Night Crawler seeks a trail epiphany

Photo courtesy of Dann Hailey

This originally appeared on The Trek.

Thru-hiker Dann Hailey, trail name Night Crawler, first gained fame when popular vlogger Early Riser gave him a shout-out.

“This guy ain’t gonna be for everybody,” said Early Riser when he introduced his subscribers to Dann’s YouTube page. “If you don’t like foul language, don’t even bother tuning in – but this guy turns the camera on and talks and lets whatever’s in his head come out. He’s a gruff guy, lot of tattoos, but I really enjoy his commentary; it is really deep and thought provoking. So shout-out to Dann Hailey.”

Dann thru-hiked the Appalachian Trail this year, starting northbound from the approach trail on March 27 and summiting Katahdin on October 6. He is an Arizona native who left an 80-hour-a-week job working in a warehouse after hearing about the AT.  He announced his intention to do a thru-hike – barefoot.

As anyone familiar with the trail might easily guess, the rigors of hiking forced him to don shoes after just a couple days.

He then settled into a world he never imagined and will probably miss forever. Followers of his vlog watched as he struggled through fear of the dark and fear of heights; overloaded his pack carrying the gear of a girl with whom he was besotted; wrecked motel rooms with fellow hiker trash; chased sunrises; and mourned his cat, who died while Dann was on trail. He marveled at what he called the “glittering emeralds” of tiny spiders’ eyes that lit his path as he did the night hiking for which he earned the name Night Crawler. He gave the finger to Wildcat Mountain when he finally descended. He got lost more than once. He simultaneously cursed and laughed his way up the trail.

I met Dann at a coffee shop in Houston about a month and a half after he summited Katahdin. Standing on the corner waiting for me, he looked as though he had just stepped off the trail. As Early Riser noted, Dann is indeed covered in tattoos. He wore a kilt on the trail and continues to wear it in his post-hike life. Strips of duct tape graced several spots on his green puffy jacket. The personal aroma he and other long-distance hikers take perverse pride in had stayed with him off trail.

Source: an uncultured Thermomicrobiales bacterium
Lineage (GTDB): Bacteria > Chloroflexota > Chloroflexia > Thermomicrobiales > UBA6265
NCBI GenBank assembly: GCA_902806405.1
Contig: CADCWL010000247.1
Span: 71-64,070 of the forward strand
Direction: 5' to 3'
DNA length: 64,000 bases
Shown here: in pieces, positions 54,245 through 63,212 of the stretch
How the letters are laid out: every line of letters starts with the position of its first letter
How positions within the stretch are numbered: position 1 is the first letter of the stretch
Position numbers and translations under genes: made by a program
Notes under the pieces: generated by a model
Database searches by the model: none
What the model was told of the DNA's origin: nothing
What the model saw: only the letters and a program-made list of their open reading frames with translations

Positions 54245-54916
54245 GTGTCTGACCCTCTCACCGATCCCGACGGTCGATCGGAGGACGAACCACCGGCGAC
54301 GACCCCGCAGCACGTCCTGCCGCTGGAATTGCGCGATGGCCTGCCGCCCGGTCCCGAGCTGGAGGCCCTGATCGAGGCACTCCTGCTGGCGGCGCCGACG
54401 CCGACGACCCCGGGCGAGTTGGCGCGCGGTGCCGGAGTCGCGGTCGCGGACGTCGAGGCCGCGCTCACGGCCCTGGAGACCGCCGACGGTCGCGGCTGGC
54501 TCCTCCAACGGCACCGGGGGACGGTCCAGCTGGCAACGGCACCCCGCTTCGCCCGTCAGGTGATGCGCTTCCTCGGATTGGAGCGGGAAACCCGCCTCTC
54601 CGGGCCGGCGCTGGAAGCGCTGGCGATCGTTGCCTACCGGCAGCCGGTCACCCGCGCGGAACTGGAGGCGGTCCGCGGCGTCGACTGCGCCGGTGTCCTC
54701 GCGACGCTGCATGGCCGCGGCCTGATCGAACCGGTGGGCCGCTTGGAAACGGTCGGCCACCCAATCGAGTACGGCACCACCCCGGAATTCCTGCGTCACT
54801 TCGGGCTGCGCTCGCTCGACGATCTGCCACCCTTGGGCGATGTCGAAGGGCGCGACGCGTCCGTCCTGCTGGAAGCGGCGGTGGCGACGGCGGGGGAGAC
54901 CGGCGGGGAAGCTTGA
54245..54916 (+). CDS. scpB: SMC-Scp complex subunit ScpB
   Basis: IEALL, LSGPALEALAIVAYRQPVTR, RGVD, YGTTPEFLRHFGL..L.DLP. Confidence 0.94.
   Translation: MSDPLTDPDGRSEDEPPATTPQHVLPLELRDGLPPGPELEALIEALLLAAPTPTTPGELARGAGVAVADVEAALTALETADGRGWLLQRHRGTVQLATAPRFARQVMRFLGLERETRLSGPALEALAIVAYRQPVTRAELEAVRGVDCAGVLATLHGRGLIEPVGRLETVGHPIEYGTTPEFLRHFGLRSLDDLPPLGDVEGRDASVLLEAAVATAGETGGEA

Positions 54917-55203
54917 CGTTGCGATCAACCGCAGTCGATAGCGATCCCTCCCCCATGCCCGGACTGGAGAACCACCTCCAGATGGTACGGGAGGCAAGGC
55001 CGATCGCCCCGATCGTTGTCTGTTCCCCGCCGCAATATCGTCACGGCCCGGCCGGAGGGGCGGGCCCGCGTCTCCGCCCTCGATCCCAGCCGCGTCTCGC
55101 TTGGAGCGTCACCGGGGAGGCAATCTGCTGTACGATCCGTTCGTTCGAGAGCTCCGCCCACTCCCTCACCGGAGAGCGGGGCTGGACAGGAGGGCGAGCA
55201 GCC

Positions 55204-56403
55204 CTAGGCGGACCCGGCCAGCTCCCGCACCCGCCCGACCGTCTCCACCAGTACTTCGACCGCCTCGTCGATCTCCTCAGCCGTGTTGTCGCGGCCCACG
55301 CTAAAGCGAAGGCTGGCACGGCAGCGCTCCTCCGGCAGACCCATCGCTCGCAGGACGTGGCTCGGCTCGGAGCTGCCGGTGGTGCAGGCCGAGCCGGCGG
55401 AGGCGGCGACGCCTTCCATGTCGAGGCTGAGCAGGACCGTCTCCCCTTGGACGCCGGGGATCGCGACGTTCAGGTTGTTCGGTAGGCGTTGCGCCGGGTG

I was gratified to find his online persona was no different from his in-person identity. Night Crawler is not a bullshitter and neither is Dann.  He talks fast and laughs often.  He disparages himself – “who is this clown?” – he imagines people say of him.  He praises the angels of the AT: “People literally come out of the woods asking, how can I help you?”

Dann starts many of his online videos in the dark, with the red light of his head lamp giving his face an eerie, half-constructed look. He keeps his voice low in hopes of not awaking nearby campers.  According to him, he usually succeeded, hearing only the rustle of people turning over on their mattresses.

He became a connoisseur of sunrises, and an early departure from camp usually got him in position to see a beautiful one. He didn’t always succeed. Tree cover sometimes obscured his view, or he didn’t make it to a watch point quickly enough. But when he had an unobstructed view of a sunrise it anchored him to the new day.

“Sunrises gave me a purpose in the morning,” he said.

Dann started his trek with no particular purpose.  His job, he says, was mind-numbing and his long shifts left him little time to do anything outside of work.

“I would drive to work and hope I would die,” he said.  (This is in contrast to his statement in his announcement video that he was “not necessarily unhappy,” but perhaps time clarifies memory.)

He came across hiking vlogs while looking, he says, for “some way to get away from reality for a while.”

He watched Homemade Wanderlust’s and other hikers’ vlogs and joined the ranks of thru-hikers who hated their jobs enough to take off for the rigor of the trail.

He loved the AT.  He says he always loved it, every minute of euphoria, boredom, pain and relief.

“Nothing was hard enough to make me think of quitting,” he told me.  “Compared to my job, the AT was a cakewalk.  All you had to do was put one foot in front of the other and not die.”

A few weeks before his thru-hike ended, Night Crawler began to feel the anxiety of knowing he would soon face the off-trail world.

“Where’s my place in the world? I was supposed to figure that out while I was out here.  I haven’t had any great epiphanies or anything.” He stops walking and looks at the camera.  “Maybe there’s no great epiphany to be had.”

Days before he summited, he continued in this vein.

“I hope my epiphany comes soon, but that’s not likely to happen. No, I guess I gotta go walk another trail, get an epiphany there,” he muses.

He walked the last few steps to Katahdin slowly, as though marching to a funeral; among a crowd of reveling summiters, he touched a hand to the sign, turned to give the camera a final wistful look, bent his head and said, “It’s over.”

When his thru-hike ended, he wrote on Instagram that “196 days of pure joy” had come to an end.

Descending from the summit, Night Crawler knew he was walking back into a world he no longer measures by work hours or rent payments. He is now a man who talks to constellations and measures his life by the number of steps he takes on a trail.

The post-AT Dann is keeping his heart and mind open for that epiphany, wherever and whenever it may come.

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